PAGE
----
How To Hire The Right Dog Trainer? What Makes A Good Gog Trainer?
In California, a German Shepherd died at the hands of a trainer who felt she was helping. Her methods included restraining the dog for an hour while she poked him and barked in his ear. The young dog later died at the vet from physical and emotional stress. The owner protested during the session but was told it had worked on many dogs. How can you know who you’re hiring?
There are no licenses required to call yourself a dog trainer. State and national governments do not regulate the industry. There is no group that looks at what’s covered at a school for dog trainers to make sure it’s accurate and adequate.
In many ways becoming a dog trainer is like the old apprentice model of learning a trade. However, most trades today, such as hairdressers, plumbers, electricians, contractors, etc. have standardized curriculums and require licensing to practice.
There are a number of ways a dog trainer can have certification titles after their names even though there is not an industry standard.
• NADOI — National Association of Dog Obedience Instructors.
• IACP — International Association of Canine Professionals.
• CPDT — Certified Pet Dog Trainer (Association of Pet Dog Trainers)
• IAABC — International Association of Animal Behavior Consultants.
Also, a trainer could say that they have a certificate from a dog training school. However, it is merely something you get when you complete a program that has not been accredited by anyone but that school. These programs are usually only a few months long, in a field that takes many years to master (to get to the point where you know what you don’t know).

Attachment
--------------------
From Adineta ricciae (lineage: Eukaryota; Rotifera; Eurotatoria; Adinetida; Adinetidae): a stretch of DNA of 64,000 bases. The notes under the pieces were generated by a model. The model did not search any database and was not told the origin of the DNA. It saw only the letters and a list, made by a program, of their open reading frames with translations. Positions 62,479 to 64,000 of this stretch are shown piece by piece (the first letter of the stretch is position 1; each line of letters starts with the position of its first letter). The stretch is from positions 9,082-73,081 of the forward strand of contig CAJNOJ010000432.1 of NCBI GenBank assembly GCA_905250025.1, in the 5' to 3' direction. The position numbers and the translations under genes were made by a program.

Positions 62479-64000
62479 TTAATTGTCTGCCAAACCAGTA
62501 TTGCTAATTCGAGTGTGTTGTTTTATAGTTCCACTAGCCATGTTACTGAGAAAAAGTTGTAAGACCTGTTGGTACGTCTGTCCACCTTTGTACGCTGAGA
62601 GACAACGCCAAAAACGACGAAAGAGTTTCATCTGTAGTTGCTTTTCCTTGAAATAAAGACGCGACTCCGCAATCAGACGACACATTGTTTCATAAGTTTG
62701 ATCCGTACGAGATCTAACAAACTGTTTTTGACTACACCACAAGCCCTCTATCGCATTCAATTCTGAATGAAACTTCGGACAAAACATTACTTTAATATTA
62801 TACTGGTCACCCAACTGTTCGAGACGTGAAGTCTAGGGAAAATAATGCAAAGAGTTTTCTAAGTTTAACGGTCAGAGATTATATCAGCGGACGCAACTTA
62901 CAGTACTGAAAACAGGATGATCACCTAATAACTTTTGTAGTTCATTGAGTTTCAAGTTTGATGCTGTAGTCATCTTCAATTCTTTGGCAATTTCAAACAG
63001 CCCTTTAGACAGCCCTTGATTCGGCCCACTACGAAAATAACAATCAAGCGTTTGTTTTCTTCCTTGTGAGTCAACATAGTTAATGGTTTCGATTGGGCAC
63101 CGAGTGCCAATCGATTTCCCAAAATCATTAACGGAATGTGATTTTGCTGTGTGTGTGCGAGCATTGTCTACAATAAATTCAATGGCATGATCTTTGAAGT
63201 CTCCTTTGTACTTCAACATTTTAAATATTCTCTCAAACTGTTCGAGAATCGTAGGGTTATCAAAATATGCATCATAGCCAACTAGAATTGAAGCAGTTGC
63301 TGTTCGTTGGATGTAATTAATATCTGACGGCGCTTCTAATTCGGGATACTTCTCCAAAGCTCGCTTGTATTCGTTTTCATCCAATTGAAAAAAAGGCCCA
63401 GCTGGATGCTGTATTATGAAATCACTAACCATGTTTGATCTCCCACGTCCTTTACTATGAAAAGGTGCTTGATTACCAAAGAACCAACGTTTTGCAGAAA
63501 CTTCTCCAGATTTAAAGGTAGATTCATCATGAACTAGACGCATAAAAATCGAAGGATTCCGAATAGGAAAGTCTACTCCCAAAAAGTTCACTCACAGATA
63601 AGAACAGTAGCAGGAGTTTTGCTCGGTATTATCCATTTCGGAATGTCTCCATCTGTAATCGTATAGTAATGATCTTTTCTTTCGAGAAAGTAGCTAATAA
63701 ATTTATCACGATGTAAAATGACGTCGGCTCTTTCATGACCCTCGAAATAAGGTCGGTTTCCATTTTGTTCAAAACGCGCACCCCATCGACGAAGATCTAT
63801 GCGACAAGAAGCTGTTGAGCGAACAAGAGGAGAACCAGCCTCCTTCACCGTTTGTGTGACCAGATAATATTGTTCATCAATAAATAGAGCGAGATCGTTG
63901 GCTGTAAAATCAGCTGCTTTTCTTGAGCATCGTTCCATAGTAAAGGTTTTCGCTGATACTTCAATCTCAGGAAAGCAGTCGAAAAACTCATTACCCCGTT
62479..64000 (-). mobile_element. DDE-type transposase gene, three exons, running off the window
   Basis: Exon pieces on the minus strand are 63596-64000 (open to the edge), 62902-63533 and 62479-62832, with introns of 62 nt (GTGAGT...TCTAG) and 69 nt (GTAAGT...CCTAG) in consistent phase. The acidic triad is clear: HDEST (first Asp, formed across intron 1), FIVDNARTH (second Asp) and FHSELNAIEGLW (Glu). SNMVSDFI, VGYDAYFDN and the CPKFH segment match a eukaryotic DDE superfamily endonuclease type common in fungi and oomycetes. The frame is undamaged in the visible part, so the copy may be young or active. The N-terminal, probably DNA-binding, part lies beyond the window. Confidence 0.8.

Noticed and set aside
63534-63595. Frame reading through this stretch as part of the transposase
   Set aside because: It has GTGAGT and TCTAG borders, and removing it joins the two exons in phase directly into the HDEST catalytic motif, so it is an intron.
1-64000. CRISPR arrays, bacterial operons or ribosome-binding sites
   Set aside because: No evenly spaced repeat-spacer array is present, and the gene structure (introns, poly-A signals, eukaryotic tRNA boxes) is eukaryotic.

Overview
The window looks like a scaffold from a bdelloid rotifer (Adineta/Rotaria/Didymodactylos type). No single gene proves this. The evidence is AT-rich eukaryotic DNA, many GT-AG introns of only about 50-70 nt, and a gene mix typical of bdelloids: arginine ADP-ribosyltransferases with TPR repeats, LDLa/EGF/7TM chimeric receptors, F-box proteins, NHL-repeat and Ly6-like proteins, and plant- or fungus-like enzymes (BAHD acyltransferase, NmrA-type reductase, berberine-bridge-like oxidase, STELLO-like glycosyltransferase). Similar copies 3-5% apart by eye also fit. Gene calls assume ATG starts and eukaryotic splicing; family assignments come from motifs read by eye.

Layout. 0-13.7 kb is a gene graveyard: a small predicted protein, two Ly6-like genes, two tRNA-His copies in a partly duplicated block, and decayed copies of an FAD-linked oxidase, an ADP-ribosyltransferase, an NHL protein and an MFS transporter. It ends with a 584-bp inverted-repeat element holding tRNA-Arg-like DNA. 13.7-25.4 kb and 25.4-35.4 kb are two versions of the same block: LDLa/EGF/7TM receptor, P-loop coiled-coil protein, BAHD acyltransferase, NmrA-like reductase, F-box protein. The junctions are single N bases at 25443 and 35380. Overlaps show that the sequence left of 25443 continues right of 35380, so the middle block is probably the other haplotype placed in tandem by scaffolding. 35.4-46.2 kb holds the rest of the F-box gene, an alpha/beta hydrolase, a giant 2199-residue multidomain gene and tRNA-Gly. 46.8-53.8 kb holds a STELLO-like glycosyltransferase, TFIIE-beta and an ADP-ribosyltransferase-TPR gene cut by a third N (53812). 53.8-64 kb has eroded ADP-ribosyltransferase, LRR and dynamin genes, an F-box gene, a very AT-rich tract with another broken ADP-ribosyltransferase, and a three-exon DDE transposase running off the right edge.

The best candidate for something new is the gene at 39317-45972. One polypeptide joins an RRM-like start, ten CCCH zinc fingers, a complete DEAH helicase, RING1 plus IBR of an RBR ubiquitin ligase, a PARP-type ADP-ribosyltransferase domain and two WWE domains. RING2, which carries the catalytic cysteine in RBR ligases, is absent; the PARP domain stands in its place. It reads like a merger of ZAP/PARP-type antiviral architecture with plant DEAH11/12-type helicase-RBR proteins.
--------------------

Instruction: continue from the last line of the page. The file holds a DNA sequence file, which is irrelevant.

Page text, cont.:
The term “Animal Behaviorist” is reserved for those who have a PhD in animal behavior or who have a veterinary degree with a specialty in behavior. A “behaviorist” without those academic degrees is not accredited, licensed or appointed by anyone but themselves.
When hiring a trainer consider their personality, their education (ask them how they learned to be a dog trainer), and their professional affiliations. Look for someone who keeps up with the field by attending workshops and conferences. Make sure they have experience dealing with pet dogs and their owners; titles earned with their dogs at shows are nice, but they don’t mean the trainer knows how to deal with issues you’re having.
Above all, if you are ever uncomfortable with what they do or ask you to do to your dog, stop. Take the time to do some research to find out It’s simple to get on the internet and check out anything from dog training schools to methods. Make an informed choice.
By Marilyn Marks
Certified Pet Dog Trainer, Owner of The Good Dog Spot, Bloomfield, CT